Again, almost all the Gulf Arab states namely Saudi Arabia, Bahrain, Qatar, United Arab Emirates (UAE), Kuwait and Oman are like satellite states of the United States. So, why are they not settled in those countries, given the cultural and religious affinity of those countries with the detainees? If it is the question of political stability, those countries are equally stable and even financially and logistically more capable than Ghana to withstand any fallout response from Al-Qaeda or Taliban.
According to a publication in the citifmonline on Thursday 7th January, 2016, the US is said to be grateful for Ghana’s decision to accept those detainees. “The country was grateful to the Government of Ghana for its humanitarian gesture and willingness to support ongoing U.S. efforts to close the Guantanamo Bay detention facility. The United States coordinated with the Government of Ghana to ensure these transfers took place consistent with appropriate security and humane treatment measures.”
This singular quote from the US State Department is very alarming and dangerous to any keen observer of the US foreign policy across the world and especially in the Middle East. From this statement alone one can decipher that Ghana is clearly exposed to a danger of monumental proportion. Not just from the former detainees we are coming to harbor but from all those who have the desire to harm the US and its interest in any way across the world. We cannot for any reason decide to make America’s enemies our enemies too. We should not be seen to be entering into a ‘war’ that we don’t have the capability to fight. America and its European and Gulf friends who have the best intelligence, the best arms, the best infrastructure and above all the huge financial muscle must be allowed to fight their own battles. Ghana’s concentration should be mainly on its internal issues of bread and butter.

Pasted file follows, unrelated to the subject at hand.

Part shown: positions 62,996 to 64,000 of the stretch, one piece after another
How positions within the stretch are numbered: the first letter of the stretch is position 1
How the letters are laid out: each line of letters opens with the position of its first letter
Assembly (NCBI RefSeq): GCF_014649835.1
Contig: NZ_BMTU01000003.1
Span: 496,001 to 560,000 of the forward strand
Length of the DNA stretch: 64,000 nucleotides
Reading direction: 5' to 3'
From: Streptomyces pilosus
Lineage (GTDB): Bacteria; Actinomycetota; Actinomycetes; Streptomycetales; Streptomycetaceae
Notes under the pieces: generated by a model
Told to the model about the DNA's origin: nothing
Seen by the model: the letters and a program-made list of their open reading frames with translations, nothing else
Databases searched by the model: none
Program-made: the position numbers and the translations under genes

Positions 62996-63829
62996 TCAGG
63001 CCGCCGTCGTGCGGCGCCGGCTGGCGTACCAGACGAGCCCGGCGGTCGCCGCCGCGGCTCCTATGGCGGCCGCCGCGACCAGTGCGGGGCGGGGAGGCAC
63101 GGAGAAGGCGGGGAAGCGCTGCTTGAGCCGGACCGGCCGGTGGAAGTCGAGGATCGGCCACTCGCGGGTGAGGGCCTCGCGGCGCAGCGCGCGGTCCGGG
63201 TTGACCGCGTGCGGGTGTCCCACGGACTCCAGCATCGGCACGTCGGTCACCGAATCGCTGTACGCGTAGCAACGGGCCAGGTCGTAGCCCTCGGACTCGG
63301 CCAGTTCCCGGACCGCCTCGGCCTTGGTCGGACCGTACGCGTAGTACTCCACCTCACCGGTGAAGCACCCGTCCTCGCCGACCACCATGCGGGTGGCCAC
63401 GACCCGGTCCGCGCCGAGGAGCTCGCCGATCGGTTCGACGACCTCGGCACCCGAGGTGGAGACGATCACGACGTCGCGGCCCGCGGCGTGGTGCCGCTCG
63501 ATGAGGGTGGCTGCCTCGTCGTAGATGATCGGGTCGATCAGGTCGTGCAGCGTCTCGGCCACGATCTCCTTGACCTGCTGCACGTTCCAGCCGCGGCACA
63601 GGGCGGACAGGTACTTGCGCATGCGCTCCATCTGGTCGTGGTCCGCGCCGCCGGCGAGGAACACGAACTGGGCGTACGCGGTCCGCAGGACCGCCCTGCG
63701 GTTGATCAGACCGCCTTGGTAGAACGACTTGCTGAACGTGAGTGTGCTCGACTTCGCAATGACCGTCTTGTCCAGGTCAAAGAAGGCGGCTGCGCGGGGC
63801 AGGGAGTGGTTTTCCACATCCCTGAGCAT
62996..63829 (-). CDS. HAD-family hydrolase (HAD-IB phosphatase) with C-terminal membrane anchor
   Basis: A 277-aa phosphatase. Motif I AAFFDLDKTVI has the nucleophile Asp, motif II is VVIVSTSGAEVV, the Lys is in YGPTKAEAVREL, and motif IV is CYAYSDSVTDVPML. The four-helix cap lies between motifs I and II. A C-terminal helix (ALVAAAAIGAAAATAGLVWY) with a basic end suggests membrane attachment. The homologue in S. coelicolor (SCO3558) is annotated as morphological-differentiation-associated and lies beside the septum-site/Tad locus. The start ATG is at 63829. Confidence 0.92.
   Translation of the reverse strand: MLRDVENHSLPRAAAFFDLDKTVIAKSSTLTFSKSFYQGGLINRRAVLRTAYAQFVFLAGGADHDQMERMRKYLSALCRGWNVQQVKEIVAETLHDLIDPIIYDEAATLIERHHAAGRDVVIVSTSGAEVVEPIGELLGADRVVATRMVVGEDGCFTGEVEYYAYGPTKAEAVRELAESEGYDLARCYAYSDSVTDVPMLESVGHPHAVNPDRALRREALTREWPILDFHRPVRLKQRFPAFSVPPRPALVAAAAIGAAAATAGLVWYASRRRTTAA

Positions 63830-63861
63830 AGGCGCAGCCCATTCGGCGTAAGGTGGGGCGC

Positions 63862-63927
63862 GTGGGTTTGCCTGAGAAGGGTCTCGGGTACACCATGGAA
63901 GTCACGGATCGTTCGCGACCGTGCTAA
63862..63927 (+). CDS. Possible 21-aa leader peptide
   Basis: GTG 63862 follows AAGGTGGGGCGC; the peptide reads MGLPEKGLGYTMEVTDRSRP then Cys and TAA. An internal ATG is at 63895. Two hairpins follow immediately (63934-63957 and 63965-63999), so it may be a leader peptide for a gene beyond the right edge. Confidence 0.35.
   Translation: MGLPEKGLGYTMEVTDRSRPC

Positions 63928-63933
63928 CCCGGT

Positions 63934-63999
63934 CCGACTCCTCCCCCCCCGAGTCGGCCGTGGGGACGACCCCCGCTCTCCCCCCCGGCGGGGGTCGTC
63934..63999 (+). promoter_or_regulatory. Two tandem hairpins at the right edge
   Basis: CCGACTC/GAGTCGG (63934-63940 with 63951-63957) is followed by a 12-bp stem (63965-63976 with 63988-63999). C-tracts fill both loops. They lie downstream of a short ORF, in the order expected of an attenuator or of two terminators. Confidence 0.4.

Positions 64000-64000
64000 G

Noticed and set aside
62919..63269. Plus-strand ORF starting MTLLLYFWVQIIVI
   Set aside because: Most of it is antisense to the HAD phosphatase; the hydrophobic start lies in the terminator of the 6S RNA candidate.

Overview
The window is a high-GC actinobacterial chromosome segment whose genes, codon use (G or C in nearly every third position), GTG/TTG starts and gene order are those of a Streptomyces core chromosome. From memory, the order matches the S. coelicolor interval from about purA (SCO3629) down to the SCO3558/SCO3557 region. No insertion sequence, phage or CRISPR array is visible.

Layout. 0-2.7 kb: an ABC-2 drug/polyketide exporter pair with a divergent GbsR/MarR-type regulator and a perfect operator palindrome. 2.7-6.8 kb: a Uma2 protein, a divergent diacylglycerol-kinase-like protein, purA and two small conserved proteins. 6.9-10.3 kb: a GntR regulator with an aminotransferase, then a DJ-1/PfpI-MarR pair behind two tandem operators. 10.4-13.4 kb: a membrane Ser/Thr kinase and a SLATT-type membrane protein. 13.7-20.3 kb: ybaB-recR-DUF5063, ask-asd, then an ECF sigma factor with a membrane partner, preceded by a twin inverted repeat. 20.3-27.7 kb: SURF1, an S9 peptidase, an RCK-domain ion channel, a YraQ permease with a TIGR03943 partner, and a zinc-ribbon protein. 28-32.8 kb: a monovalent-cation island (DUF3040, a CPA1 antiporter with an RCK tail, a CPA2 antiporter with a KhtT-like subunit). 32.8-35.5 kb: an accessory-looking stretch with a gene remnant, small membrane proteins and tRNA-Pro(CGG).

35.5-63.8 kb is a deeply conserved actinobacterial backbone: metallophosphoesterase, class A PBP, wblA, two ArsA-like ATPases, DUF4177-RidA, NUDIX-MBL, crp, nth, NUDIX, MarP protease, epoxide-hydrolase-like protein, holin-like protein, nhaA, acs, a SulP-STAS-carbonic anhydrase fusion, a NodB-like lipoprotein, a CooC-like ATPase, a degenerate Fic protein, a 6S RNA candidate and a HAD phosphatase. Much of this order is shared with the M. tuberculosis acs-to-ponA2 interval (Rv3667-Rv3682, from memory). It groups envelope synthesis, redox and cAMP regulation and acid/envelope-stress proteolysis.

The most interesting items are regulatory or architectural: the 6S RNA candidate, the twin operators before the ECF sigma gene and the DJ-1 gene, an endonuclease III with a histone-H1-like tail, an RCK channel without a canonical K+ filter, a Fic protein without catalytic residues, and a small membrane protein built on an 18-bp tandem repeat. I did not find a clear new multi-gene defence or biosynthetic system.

We should not depart from our own ‘Dzi Wo fie Asem’ mantra we are noted for as a nation. We simply cannot manage the fallout of this important decision we are taking. The US will only say YES with the word of mouth but will not extend any meaningful hand of support to us in the event of any violent attack against our citizens or any of our civilian installations or infrastructure across the country. We may have to use our own hard earned budgetary resources to build from the ashes what may be destroyed (God forbid). If we doubt, the examples are everywhere for us to see. Wherever in the world the US pokes its long nose, we see the after effects. Syria, Iraq, Kenya, Libya, Egypt and Lebanon are just some few examples.
Contrary to the position of Prof Bluwey that President Mahama is going to personally benefit from this deal, I believe the President may be taking this decision based on what he thinks is in the national interest. However, available evidence across the world has shown that all nations which have taken those conspicuous stands with the Americans in similar situations have attracted reprisal attacks from extremists groups across the globe. Kenya is just one example where we lost our own beloved Professor Kofi Awoonor.
On the issue of Syrian refugees, I think the government or the foreign ministry should give us the inventory of all those the country is accepting, and necessary security and intelligence screening should be done to minimize the risk of any blowback.